15. Chris June 27, 2011 at 12:45 am

    @JonEvan: You don’t necessarily have to accept the EMH or the CAPM to follow MPT. (Harry Markowitz, one of the major developers of MPT, is actually ambivalent about the EMH and the CAPM.) I agree with you; the evidence is fairly overwhelming that the EMH does not hold except in a weak form that is essentially tautological.

    However, markets are fairly efficient on average (some more than others), which is why indexing tends to work. And they’re also usually sufficiently efficient to make it difficult for active management to actually beat the index over any extended period of time.

    I think you’d really love the book “The Fundamental Index: A Better Way to Invest”, by Robert Arnott, Jason Hsu and John West (Wiley, 2007). It spends quite a lot of time revisiting/questioning many of the assumptions behind indexing. It’s one of the Couch Potato’s recommended books, actually.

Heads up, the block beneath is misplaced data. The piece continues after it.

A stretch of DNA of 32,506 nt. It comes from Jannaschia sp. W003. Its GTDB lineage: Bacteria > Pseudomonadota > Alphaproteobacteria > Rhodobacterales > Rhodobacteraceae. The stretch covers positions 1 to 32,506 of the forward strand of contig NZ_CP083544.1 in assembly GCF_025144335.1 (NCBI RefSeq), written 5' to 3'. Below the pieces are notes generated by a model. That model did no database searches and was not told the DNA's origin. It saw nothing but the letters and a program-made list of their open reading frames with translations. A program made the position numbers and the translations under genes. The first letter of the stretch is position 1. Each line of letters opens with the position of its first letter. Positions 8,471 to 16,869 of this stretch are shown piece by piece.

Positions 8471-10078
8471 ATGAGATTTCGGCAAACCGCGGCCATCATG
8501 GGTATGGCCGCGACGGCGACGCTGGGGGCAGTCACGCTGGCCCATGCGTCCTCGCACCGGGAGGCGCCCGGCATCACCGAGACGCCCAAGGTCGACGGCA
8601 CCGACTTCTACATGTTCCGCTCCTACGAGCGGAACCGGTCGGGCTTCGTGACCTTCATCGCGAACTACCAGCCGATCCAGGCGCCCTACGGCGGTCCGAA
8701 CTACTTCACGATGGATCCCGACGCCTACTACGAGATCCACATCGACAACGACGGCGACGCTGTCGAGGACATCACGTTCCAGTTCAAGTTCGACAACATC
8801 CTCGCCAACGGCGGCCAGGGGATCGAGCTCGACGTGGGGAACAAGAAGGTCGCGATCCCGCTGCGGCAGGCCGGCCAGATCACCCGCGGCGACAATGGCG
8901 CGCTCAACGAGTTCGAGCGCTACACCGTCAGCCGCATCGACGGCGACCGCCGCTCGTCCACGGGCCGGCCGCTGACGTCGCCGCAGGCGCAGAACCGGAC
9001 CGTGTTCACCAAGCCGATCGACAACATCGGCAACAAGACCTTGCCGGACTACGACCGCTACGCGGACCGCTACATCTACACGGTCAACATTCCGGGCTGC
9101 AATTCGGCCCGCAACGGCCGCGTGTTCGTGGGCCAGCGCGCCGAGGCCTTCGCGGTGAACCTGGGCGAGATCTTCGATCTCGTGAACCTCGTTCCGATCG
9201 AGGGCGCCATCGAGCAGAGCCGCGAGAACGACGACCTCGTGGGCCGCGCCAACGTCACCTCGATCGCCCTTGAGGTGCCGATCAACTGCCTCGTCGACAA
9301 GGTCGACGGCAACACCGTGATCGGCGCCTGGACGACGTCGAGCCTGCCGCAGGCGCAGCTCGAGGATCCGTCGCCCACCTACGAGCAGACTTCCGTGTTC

16. Patrick July 13, 2011 at 5:40 pm

    @Chris: do you have a link to evidence that the efficient market hypothesis does not hold?

  17. Andrew F July 15, 2011 at 10:00 pm

    CCP: Have you read any of the work that Mebane Faber has put out about using a very simple, mechanical timing system to trigger buy/sell decisions? He uses a 10 month total return simple moving average in the research, though the results are stable across 6 month – 12 month moving averages.

    One of the reasons this might be compelling for investors is that down markets are very psychologically difficult for many investors. Not selling despite earlier warning signs exposes investors to the risk of making poor decisions, such as selling at the trough.

    His research indicates that a diversified portfolio of asset classes using simple timing can reduce portfolio volatility, if not add much to return.

    If you’re interested, google ‘A Quantitative Approach to Tactical Asset Allocation’.

  18. Dan September 9, 2012 at 2:00 pm

    Hi I am a new reader, and so please excuse what may be an ignorant question. You say that all markets are mean reverting, eventually, and cite the example of the 1970 to 2010 period in which all developed markets returned very similar numbers. Over that period, and maybe even longer, I am sure I cannot argue.